TechCrunch Founder's Demotion Sparks Internal Conflict at AOL
Nearly a year after being purchased by AOL, TechCrunch writers fear that the site as they know it may never be the same.
Michael Arrington’s new role within the company remains unclear, as the TechCrunch founder announced the launch of CrunchFund last week, a $20 million venture capitalist fund to invest in technology start-ups, which is backed by AOL. The move sparked questions of whether Arrington’s involvement represented a journalistic conflict of interest, which, according to Yahoo’s The Cutline, led to a new role within the company.
“Michael has stepped down and is no longer on the editorial payroll effective immediately,” Huffington Post Media Group president Arianna Huffington said, noting that he would only be allowed to continue writing as an unpaid blogger.
“Michael’s role has changed,” an AOL spokesperson clarified. “He now works within AOL Ventures. He’s becoming a professional investor. He is no longer involved in editorial.”
Writers for the site were quick to jump to Arrington’s defense, claiming that their boss never pushed his own agenda within their editorial department, and was consistently open and up-front about all investments. Late Monday night, MG Siegler told readers that the entire staff was very much in the dark about the blog’s future.
“Mike unveiled an investing entity known as the ‘CrunchFund’ with full AOL support – so much support, mind you, that they’re the largest backers of the fund – only to have his legs kicked out from under him due to what can only be described as nonsensical political infighting and really poor communication,” he wrote.
“It has almost been exactly one year since AOL acquired us. At the time, they promised not to interfere with the way we do things. For 11+ months, they’ve kept their word, and things have run beautifully from our end,” Siegler added. “Our business is one of the few sterling ornaments on their mantel. Now they may break their promise to us. And if that promise is broken, it will break TechCrunch.”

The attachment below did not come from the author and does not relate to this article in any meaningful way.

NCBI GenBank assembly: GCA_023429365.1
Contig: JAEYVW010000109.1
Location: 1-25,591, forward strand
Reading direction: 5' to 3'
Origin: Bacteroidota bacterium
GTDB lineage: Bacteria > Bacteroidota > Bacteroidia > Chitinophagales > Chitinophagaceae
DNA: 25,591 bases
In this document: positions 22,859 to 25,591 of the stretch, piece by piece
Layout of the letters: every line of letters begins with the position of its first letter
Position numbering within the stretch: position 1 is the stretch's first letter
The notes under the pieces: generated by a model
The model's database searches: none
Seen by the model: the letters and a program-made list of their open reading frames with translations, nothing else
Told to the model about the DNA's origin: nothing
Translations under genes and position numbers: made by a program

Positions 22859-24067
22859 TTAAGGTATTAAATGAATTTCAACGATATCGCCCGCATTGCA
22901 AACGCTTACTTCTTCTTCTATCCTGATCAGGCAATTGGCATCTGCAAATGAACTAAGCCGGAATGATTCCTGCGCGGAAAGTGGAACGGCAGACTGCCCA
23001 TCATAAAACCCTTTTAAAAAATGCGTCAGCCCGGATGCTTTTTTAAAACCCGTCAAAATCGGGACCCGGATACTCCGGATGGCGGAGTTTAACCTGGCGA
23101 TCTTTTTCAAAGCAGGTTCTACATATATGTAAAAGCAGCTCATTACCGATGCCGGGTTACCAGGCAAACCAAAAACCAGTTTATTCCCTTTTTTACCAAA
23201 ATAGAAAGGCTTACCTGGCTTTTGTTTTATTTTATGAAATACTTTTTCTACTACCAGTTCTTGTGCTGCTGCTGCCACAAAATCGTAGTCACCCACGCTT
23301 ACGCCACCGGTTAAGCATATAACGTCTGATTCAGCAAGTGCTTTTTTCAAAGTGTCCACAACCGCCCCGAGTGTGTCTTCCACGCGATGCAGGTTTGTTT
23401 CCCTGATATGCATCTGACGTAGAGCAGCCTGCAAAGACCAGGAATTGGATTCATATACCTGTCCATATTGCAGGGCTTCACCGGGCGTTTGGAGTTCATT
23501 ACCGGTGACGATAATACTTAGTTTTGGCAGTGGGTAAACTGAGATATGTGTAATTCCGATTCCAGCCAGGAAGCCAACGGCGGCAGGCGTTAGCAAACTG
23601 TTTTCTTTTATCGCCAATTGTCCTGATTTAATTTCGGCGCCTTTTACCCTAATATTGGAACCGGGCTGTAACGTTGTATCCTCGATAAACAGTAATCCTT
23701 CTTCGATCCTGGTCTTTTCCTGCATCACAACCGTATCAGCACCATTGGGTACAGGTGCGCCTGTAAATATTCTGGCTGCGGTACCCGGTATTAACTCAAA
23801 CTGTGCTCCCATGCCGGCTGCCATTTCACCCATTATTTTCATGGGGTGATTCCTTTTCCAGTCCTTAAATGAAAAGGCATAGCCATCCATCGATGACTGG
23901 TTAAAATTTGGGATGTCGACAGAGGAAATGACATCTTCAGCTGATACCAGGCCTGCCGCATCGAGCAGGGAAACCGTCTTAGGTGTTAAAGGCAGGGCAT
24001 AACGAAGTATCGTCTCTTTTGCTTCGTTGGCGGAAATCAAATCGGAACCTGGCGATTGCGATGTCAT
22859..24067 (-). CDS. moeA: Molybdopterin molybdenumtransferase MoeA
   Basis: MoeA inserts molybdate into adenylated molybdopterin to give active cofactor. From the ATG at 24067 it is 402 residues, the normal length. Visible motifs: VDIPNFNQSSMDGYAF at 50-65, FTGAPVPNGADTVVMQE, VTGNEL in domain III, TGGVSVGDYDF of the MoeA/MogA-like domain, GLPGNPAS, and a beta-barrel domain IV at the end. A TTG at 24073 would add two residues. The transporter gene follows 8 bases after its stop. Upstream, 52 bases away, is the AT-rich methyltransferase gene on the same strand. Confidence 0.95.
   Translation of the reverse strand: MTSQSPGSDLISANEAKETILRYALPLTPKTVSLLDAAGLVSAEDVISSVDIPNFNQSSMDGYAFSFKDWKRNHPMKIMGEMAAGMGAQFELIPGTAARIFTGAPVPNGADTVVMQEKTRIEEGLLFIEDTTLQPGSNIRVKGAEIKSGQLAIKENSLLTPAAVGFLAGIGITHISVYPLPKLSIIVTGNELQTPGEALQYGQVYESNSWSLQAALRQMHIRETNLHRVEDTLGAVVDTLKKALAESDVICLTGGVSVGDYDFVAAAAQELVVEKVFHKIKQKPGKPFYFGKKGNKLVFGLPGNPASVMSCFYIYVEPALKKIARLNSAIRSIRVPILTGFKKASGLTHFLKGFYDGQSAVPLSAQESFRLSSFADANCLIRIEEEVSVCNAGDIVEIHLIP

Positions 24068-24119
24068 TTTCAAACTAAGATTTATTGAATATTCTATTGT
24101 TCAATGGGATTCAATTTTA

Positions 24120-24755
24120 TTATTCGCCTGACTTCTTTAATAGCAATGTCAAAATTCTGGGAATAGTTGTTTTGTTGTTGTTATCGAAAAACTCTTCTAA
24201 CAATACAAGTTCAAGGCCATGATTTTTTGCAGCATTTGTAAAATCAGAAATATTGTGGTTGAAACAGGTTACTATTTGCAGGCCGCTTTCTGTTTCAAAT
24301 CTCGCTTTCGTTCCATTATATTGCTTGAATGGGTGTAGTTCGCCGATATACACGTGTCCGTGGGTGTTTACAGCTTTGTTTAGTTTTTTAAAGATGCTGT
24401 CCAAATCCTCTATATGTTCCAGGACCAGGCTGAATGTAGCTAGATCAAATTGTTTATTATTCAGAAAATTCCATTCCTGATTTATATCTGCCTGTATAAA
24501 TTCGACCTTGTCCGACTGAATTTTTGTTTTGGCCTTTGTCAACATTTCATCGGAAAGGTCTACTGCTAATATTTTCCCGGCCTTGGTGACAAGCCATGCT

The man in question only recently spoke out, utilizing his unpaid blogger freedom to write a post titled “Editorial Independence” on Tuesday afternoon.
“My employment relationship with TechCrunch and AOL is not the core issue. The only issue being discussed at this point, the only issue that matters, is TechCrunch editorial independence and self determination. Regardless of my role, if any, going forward,” he said.
“As of late last week TechCrunch no longer has editorial independence,” he continued. “Editorial Independence was never supposed to be an easy thing for AOLto give us. But it was never meaningful if it shatters the first time it is put to the test.”
He then explained the options given to the parent company, which include reaffirmation of editorial independence, or selling TechCrunch back to its original shareholders.
“If AOL cannot accept either of these options, and no other creative solution can be found, I cannot be a part of TechCrunch going forward,” he said.
Fear of impending change likely stems from the former movie blog, Cinematical, which closed its doors earlier this year – the result of an ill-fated merger with AOL’s Moviefone. It had been predicted that a decision would be made Tuesday regarding Arrington’s involvement with TechCrunch, which has yet to come to be made public.